February 20, 2015 by

Introduction

Oft times we are forced into situations where we clearly need to think outside of the box. A case at hand arose early in 2014 where one of our client’s required a “quick and dirty” front end to modify data within a table that reflected the outstanding balances (of their clients) and the attempts that they had made to recover these funds. Master Data Services seemed to be the way to go!

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Steve Simon

Monitoring SQL Server Reporting Services

February 19, 2015 by

Introduction

In our last get together I mentioned that oft times SQL Server reports are created due to a dire business need to be used once and never again. Further, some reports that we believe are not often used could be “top of the pops” unbeknown to us. A guess as to a number of times a report is used per month, in addition to the statistics behind each report should not be guesswork, but rather monitored actively to ensure that frequently used reports are both efficient and effective. Further, those reports that are either not used or have not been run in quite some time, should perhaps be removed in order to keep the server clean and not cluttered.

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Steve Simon

Creating dynamically generated CSV files containing SQL Server data

February 12, 2015 by

Introduction

A few months back, I presented a paper at SQL Saturday 327 in Johannesburg, South Africa. Late last month I received an email from one of the attendees. His issue was quite interesting and I decided to share it with you. The gentleman wanted a SSIS script that would permit him to extract data from a SQL Server database table and place it in a CSV file with a dynamically allocated name. Being a strong advocate of using the SSIS toolbox, I experimented with an alternative solution. We are going to construct THIS SOLUTION in today’s get together.

Let’s get started.

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Steve Simon

SQL Server Reporting Services Best Practices

February 11, 2015 by

Introduction

In past chats, we have had a look at a myriad of different business intelligence techniques that one can utilize to turn data into information. In today’s “get together” we are going to try to pull all these techniques together, rationalize our development plans, and moreover, look at some good habits to adopt or for the want of better words utilize SQL Server Reporting Services Best Practices.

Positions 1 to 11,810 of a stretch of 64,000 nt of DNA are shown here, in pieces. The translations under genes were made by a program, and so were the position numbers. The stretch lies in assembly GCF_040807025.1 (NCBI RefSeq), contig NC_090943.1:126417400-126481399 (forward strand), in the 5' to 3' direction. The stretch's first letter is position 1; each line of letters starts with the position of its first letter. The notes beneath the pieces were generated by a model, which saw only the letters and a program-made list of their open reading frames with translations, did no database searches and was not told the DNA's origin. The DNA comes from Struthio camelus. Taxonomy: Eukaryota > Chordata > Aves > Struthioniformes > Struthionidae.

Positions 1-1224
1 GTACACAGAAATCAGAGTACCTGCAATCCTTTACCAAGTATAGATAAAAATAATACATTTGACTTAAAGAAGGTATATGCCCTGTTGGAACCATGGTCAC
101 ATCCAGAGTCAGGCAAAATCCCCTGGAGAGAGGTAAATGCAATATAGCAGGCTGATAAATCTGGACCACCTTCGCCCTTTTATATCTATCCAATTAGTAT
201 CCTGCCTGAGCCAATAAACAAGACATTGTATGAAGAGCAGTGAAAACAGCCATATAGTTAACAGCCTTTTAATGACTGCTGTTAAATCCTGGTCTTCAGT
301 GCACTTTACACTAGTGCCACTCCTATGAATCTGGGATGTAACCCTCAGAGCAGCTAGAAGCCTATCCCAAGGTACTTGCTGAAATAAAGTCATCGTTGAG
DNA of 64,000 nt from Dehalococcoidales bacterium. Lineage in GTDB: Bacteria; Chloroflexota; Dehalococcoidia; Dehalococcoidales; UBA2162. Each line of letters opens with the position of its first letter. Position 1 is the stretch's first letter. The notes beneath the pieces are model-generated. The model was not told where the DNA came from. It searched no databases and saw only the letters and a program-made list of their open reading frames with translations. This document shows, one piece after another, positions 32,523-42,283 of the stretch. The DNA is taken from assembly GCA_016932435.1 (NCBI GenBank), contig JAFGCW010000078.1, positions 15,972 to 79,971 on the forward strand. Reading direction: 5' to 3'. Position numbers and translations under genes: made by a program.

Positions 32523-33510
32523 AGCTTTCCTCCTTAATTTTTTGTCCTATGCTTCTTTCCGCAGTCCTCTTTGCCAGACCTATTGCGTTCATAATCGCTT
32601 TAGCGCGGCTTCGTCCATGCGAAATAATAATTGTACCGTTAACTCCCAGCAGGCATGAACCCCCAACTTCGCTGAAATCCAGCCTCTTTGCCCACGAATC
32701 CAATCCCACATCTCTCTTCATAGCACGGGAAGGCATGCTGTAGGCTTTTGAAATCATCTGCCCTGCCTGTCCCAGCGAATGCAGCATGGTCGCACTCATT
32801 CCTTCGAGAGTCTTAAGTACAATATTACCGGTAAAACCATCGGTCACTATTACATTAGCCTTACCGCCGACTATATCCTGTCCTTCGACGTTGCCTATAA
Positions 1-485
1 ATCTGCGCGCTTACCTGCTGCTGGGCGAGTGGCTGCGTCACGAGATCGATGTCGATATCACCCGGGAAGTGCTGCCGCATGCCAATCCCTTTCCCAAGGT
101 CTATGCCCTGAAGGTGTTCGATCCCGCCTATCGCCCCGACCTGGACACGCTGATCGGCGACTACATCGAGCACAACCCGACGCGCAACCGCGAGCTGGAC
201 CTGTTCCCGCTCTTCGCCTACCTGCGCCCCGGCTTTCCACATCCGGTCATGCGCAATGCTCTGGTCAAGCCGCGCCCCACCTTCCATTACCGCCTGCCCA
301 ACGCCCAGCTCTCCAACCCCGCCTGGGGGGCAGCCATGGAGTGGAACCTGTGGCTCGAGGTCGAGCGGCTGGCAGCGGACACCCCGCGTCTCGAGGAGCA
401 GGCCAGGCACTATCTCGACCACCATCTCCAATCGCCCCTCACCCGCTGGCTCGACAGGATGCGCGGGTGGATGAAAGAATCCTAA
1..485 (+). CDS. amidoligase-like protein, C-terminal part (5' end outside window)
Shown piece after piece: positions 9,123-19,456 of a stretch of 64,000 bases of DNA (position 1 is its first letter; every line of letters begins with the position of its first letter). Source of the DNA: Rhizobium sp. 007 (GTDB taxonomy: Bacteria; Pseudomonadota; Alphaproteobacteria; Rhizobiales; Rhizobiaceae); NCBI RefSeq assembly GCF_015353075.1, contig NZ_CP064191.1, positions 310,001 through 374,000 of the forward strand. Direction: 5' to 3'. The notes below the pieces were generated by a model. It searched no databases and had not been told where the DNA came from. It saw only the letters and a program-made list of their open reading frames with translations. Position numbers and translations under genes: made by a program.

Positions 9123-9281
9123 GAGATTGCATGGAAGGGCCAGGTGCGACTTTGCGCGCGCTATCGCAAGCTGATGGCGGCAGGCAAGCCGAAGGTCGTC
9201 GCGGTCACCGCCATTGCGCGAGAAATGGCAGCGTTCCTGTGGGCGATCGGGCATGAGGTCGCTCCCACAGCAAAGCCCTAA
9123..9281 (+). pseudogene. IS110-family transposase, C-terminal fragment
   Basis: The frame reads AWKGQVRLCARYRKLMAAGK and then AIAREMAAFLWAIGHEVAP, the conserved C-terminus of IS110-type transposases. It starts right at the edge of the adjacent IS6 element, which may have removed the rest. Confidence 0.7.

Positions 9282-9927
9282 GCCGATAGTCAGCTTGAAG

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Minette Steynberg

Reading the SQL Server Transaction Log

February 9, 2015 by

Introduction

There has always been some debate as to whether or not there are real benefits to be gained from accessing the information in the transaction log. This article will endeavor to answer that question by looking at the following:

  • What is the SQL Server Transaction Log?
  • What information is stored in the transaction log?
  • What can be gained by accessing the information in the transaction log?
  • How does the transaction log work?
  • What tools are available for reading the transaction log?
  • And ultimately, is this something we should be doing at all?
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Murilo Miranda

In-Memory OLTP – Three key points to entertain your watchdog

February 4, 2015 by

With the introduction of the in-memory technology, we need to think about what are the new challenges to keep the service up and running. In this article I will explore one of the three key points to monitor in order to maintain your SQL Server healthy.

Last week I spoke at my local SQL Server user group, in Lisbon. The session was nice and the good feedback received encouraged me to write about this and share information that is not too spread over the internet (so far…): Monitor environments using In-Memory OLTP.